Menu

Browse Ornamental Horticulture Stories

97 results found for Ornamental Horticulture
The Grand Finale Award winner for the 2021 Classic City Awards is the ‘Sumati Orange’ Marigold from AmeriSeed. Judges said "Not only in fall, but all through the early spring and summer sun, these marigolds have flower power. Plants grown from seed are healthy, quickly germinating, and ready for planting in two to three weeks. Stems are tall and perfect for cut-flower production." CAES News
2021 Classic City Awards
The Trial Gardens at the University of Georgia have announced the 2021 Classic City Award winners from the hundreds of varieties tested over the long, hot summer. The Trial Gardens are known as the “go-to research trial garden to test plants for the combination of heat and humidity,” said John Ruter, director of the Trial Gardens and 2021 UGA Inventor of the Year.
“Anytime we leave the farm, we come back inspired by places we have visited and that gives us ideas on how we can do things differently or better than we were doing,” said Mandy O’Shea, UGA horticulture alum and co-owner of 3 Porch Farm in Comer, Georgia. CAES News
3 Porch Farm
Principles before profit has been 3 Porch Farm’s business model from the beginning. When the farm was just a dream, Steve and Mandy O’Shea — owners and operators of 3 Porch Farm — knew that they wanted to use their business to do as much good as possible. And now, with more than 10 years of farming under their belts, the couple’s commitment to sustainability is evident in everything they do on the farm.
The Coastal Georgia Botanical Garden will CGBG kick off its annual holiday events with a one-night-only Holiday Lights Launch Festival on November 20. CAES News
December Nights, Holiday Lights
The Coastal Georgia Botanical Gardens at the Historic Bamboo Farm is getting ready for Santa’s arrival in Savannah, Georgia, with their December Nights and Holiday Lights events beginning Nov. 20.
On average, Bradford pear trees live around 10 to 15 years, 20 with luck, and will literally begin to self-destruct with any storm winds that blow through. CAES News
Short-Lived Trees
Some trees naturally live longer than others but, ironically, many of the most popular landscape trees tend to be relatively short-lived. Although their flowers are quite attractive, Bradford or Callery pears are generally considered short-lived trees, and they are also highly invasive.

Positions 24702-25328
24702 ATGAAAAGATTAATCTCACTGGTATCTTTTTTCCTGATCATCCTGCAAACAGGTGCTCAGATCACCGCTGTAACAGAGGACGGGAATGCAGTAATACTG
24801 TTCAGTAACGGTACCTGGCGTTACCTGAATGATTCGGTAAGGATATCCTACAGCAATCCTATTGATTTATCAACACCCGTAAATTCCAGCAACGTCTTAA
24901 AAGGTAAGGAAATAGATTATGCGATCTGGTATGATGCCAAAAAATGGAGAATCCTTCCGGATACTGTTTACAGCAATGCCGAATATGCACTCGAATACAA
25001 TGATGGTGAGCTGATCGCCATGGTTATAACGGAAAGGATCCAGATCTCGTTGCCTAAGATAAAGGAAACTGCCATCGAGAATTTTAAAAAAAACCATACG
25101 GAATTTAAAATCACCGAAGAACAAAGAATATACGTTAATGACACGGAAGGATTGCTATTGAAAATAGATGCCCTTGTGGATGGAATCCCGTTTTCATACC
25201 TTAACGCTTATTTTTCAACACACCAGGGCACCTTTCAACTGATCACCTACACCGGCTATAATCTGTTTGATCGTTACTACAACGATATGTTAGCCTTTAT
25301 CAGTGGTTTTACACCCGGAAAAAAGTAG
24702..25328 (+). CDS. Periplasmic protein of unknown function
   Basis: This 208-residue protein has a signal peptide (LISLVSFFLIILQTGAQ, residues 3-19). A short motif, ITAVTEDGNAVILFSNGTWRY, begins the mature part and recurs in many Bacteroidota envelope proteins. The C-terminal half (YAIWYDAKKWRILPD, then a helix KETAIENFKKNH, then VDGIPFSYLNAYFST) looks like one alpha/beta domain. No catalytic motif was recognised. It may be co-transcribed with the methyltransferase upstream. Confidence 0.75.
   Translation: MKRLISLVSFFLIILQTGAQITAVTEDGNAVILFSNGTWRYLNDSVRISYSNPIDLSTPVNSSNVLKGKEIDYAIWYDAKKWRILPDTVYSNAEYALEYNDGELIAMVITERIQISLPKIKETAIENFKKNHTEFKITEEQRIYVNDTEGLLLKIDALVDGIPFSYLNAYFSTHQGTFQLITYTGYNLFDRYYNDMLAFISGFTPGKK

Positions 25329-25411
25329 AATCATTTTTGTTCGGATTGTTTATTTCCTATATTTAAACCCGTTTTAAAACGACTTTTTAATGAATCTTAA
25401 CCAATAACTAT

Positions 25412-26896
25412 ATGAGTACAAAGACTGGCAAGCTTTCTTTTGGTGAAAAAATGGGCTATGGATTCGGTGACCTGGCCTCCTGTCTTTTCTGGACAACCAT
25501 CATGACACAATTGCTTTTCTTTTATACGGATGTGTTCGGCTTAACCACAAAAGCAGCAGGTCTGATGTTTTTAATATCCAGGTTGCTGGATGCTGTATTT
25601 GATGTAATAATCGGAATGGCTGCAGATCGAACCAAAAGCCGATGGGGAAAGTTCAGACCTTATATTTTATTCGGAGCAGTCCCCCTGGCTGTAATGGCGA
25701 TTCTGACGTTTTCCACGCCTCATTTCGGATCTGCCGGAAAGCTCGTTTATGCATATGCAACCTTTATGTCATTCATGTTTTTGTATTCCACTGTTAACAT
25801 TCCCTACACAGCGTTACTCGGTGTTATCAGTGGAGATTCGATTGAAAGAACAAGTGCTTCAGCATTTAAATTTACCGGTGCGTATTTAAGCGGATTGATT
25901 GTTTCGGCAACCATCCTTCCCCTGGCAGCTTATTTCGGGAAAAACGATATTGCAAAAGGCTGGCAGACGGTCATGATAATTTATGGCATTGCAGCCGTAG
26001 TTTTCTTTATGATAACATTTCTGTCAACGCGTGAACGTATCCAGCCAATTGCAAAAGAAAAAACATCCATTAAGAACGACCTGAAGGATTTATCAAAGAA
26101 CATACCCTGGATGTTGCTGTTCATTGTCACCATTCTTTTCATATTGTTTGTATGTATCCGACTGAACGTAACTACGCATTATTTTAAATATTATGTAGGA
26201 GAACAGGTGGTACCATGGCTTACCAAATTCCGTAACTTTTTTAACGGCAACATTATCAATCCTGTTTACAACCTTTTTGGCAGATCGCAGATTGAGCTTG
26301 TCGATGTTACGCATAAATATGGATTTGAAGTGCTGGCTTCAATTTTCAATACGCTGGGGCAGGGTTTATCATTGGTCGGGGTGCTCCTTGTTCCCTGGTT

Entomosporium leaf spot on Photinia (Red Tip). Small reddish leaf spots appear initially. As spots age, center is grayish with a dark purple border. Leaf spots may coalesce causing severe leaf blight. Severely infected leaves drop prematurely. Over time severely infected plants die. Infection is favored by poor air circulation and prolonged periods of leaf wetness. CAES News
Leaf spot disease
Excessive rain signals another a bad year for leaf spot diseases on landscape trees and shrubs. The leaf spotting that affects pear trees, including both edible pears and ornamental Bradford types, is caused by a fungal disease known as Entomosporium leaf spot. This disease also affects related shrubs such as Indian hawthorn and red tip photinia.
Species used to develop interspecific hybrid populations: (A) Asclepias tuberosa (mother), (B) A. curassavica, (C) A. fascicularis, (D) A. incarnata, (E) A. hirtella, (F) A. purpurascens, (G) A. syriaca, and (H) A. speciosa. (HortScience horts 56, 7) CAES News
Milkweed Hybridization
The research, led by College of Agricultural and Environmental Sciences doctoral candidate Mary Lewis and horticulture professor Matthew Chappell, focused on breeding a milkweed plant with commercially desirable traits that would support pollinators.
John Ruter, Allan M. Armitage Professor in the College of Agricultural and Environmental Sciences, was named UGA’s 2021 Inventor of the Year, recognizing his many years of work developing and testing new ornamental plant cultivars, many of which are sold commercially and adorn landscapes around the country. (Photo by Dorothy Kozlowski) CAES News
Master Gardener
John Ruter realized at a young age that he belonged in a garden. He came to UGA in 1990 to serve as the nursery crop research specialist at the Tifton Campus after earning bachelor’s, master’s and Ph.D. degrees in horticulture from Cal Poly San Luis Obispo, the University of Tennessee and the University of Florida, respectively. He now serves as the Allan M. Armitage Professor in the College of Agricultural and Environmental Sciences, specializing in ornamental plant breeding and production.
The Passion hibiscus, developed by UGA plant breeder John Ruter, has burgundy and red leaves and bright-green flower buds that bloom into massive pink flowers. CAES News
Mother's Day Gifts
Plants and flowers are popular choices for Mother’s Day gifts each year and University of Georgia plant breeders are responsible for many beautiful varieties available in garden stores.
Pink Lady apples hang from a tree at the University of Georgia - Mountain Research and Education Center in Blairsville, Ga. CAES News
Arbor Day
Nationally, Americans recognize Arbor Day in April. However, Georgia celebrates Arbor Day on the third Friday of February each year because this is a better time to plant trees, giving roots time to grow before the heat and drought of our summer months.